Their confident reports have not led me, as an ethically-practicing therapist, to join in Christian prayer with patients, or to attempt to lead them to The Lord, or attempt to lead them to believe that engagement in the prescriptions and beliefs of organized religious practice will provide benefit to them. If I were to do that, I would hope that reports to my licensing board would result in revocation of my license and ability to practice, as a way to prevent harm to vulnerable patients.
This assault against public health remains a tragic, criminal scam that exists partly as a way to perpetuate a massive entitlement system providing employment to individuals who are not qualified to provide validated treatment for substance use problems, but are often or generally aligned with and able and willing to recite and convey the empty and countertherapeutic (= predicting harm) platitudes of the religious programming of AA and The 12 Steps and to encourage or compel participation by patients in the religious subculture meetings. Individuals, that is, who are willing to practice unethically in ways that predict harm.
They became integrated in a substance use treatment industry historically infused with the culture, values, and managers and staff aligned with and involved in 12-Step religious culture, and were awarded positions largely by virtue of their allegiance to that subculture.
With 12-Step religious subculture constructed as a type of “treatment”, the lucrative, criminal, for-profit treatment industry can pay next-to-nothing for staff salaries, to individuals entirely unqualified to treat the complex, life-threatening conditions, generally in group treatment settings boosting billable services per staff member, and with no predicted benefit for clients, instead predicted perpetuation of problem substance use and epidemics.
Many professionals with experience and histories of employment in the treatment industry will attest to environments in which the “acid test” for employment or at least acceptance and integration with programs and staff requires endorsement if not participation in 12-Step related practices, culture and norms, and allegiances.
And there is little sign of appreciation of the irony of AA’s cofounder Bill Wilson’s early death being related to addictive use of tobacco, still normalized in AA subculture, or of personal accounts of his use of AA meetings to prey sexually on vulnerable women coming into the program, a “tradition” currently known as “13-Stepping” and at odds with the trauma-informed care necessary for effective treatment of substance use problems.
of AA and 12-Step religious subculture are the messages to acolytes attending meetings that normalize, enable, and reward continuing problem substance use, “addiction”, of arguably the most addictive and lethal substance sapping public health funds – tobacco.
Exposure to meetings of those religious subcultures places vulnerable individuals in settings where continued addictive use of tobacco is promoted by:
– Normalization of smoking as something other than problem substance use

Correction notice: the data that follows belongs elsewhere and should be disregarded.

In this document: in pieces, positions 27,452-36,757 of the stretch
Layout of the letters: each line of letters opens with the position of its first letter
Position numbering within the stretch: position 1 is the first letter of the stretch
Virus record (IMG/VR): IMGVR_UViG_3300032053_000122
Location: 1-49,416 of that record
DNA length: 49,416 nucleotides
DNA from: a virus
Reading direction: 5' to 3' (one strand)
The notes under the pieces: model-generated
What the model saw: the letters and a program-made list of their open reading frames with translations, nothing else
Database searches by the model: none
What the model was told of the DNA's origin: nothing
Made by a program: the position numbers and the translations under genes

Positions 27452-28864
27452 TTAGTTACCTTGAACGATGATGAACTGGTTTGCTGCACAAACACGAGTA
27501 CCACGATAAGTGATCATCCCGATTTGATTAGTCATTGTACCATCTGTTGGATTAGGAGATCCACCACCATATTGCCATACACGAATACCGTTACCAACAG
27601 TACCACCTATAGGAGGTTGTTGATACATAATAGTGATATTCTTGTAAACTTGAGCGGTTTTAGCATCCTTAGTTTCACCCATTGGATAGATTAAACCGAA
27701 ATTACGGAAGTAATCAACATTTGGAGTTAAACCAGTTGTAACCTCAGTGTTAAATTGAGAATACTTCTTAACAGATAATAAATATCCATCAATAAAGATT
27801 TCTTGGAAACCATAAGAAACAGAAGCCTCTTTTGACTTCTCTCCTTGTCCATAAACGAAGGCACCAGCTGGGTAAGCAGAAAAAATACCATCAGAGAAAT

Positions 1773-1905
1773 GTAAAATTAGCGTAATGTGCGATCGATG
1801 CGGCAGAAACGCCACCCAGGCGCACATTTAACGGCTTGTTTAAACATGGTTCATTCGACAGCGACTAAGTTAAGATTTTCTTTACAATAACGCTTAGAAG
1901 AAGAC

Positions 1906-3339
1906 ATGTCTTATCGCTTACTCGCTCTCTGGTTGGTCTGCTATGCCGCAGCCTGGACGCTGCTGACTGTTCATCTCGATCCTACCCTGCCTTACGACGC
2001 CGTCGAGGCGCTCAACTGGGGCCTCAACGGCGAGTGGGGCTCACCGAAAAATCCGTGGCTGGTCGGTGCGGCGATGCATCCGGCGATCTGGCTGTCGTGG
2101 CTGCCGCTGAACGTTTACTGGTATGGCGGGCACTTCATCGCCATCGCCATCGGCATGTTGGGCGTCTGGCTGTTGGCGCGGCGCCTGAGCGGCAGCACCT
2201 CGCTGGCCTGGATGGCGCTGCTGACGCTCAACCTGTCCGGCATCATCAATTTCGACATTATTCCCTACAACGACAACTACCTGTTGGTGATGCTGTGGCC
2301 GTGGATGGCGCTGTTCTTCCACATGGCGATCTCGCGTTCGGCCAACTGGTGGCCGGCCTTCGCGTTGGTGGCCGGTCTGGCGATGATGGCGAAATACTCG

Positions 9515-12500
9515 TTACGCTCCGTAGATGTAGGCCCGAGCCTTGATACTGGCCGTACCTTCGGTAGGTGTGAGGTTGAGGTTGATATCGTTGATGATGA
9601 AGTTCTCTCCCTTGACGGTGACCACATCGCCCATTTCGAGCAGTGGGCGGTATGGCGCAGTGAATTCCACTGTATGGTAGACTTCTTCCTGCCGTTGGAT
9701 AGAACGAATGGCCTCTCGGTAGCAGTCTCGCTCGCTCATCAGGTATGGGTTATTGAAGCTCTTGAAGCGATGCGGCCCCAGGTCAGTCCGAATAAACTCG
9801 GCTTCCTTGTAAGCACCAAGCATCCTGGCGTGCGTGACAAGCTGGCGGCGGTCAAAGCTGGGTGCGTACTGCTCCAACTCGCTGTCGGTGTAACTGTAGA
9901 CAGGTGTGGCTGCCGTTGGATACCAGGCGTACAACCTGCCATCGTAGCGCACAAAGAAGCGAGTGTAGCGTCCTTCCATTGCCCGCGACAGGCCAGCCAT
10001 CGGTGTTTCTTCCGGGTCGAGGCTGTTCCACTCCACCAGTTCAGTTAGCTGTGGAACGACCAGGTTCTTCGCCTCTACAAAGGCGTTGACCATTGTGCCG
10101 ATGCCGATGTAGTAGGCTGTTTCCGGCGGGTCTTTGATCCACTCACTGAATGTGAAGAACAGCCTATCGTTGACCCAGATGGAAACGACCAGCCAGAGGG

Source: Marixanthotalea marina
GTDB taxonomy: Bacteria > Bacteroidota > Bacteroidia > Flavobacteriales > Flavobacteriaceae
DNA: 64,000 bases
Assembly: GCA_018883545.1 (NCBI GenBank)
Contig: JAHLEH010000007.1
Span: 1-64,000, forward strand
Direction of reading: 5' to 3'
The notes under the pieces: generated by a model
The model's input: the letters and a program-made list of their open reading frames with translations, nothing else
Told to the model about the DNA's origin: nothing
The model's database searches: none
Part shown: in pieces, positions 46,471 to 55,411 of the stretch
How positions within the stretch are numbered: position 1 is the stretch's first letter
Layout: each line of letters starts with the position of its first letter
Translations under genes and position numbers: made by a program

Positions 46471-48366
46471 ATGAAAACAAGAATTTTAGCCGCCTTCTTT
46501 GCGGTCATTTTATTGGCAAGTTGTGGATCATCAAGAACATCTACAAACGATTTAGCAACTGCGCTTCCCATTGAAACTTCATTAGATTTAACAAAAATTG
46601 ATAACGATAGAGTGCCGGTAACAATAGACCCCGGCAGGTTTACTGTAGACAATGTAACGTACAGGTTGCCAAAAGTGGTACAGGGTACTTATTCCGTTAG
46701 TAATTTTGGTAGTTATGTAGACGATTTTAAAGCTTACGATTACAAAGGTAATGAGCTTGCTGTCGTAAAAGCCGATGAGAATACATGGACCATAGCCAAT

– Celebration of tobacco dependent individuals as “clean and sober”
– Ritualized group use of tobacco at meeting breaks, providing social reinforcement
– Exposure to psychological associations, “triggers” for continued use
The two systems, medical and 12-Step religious subculture, are fundamentally natural allies, partners, providing mutual support and – in effect – referrals, and each providing demonstrably false hope for Americans trapped in lethal substance use epidemics – one the false hope of a magical Higher Power and odd religious prescriptions providing benefit for a lethal behavioral disorder, the other the falsified and false hope of magic potions as treatment for a behavioral, psychosocial condition.
12-Step religious subculture and its very odd and countertherapeutic (= predicting harm) practices and prescriptions has driven addiction treatment for decades – predicting generation over that extended period of at least some strong research evidence for effectiveness to the extent that 12-Step practices and participation have some significant degree of validity as a benefit.
In an upcoming companion post, we’ll take a closer look at the research and evidence establishing group treatment as an essentially ineffective type of treatment for problem substance use. Here, let’s outline the basic concerns and invalidating considerations.
– There is no evidence base to support widely-used self-help, “process group”, or “check-in” groups as having any benefit.
– Despite the privileged status of group modality (“group treatment”) in the folklore of substance use treatment and popular culture, and appeal to profiteers of greatly reduced costs of “treatment”, group modality is not supported by evidence as effective with very limited exception (e.g. here; Upcoming Posts).
– Evidence-based therapies supported as effective for compulsive substance use are individual modality therapies, provided by advanced level (licensed) behavioral health clinicians (Upcoming Posts).
the myth of group treatment as an effective form of treatment for substance use and other problems is invalidated by the little known yet longstanding body of evidence establishing the primary role of the “common factors” in benefit provided generally to patients engaging in behavioral health services.
The “common factors approach”, or Contextual Model of Psychotherapy, marshals longstanding evidence to establish a fundamental fact in the provision of behavioral health services, or therapies – that based on decades of research, it is not any “specific factor”, like a therapy technique or protocol, but instead the factors common to any effective therapeutic interaction between a patient and behavioral health professional that largely predict success for the patient seeking relief and change.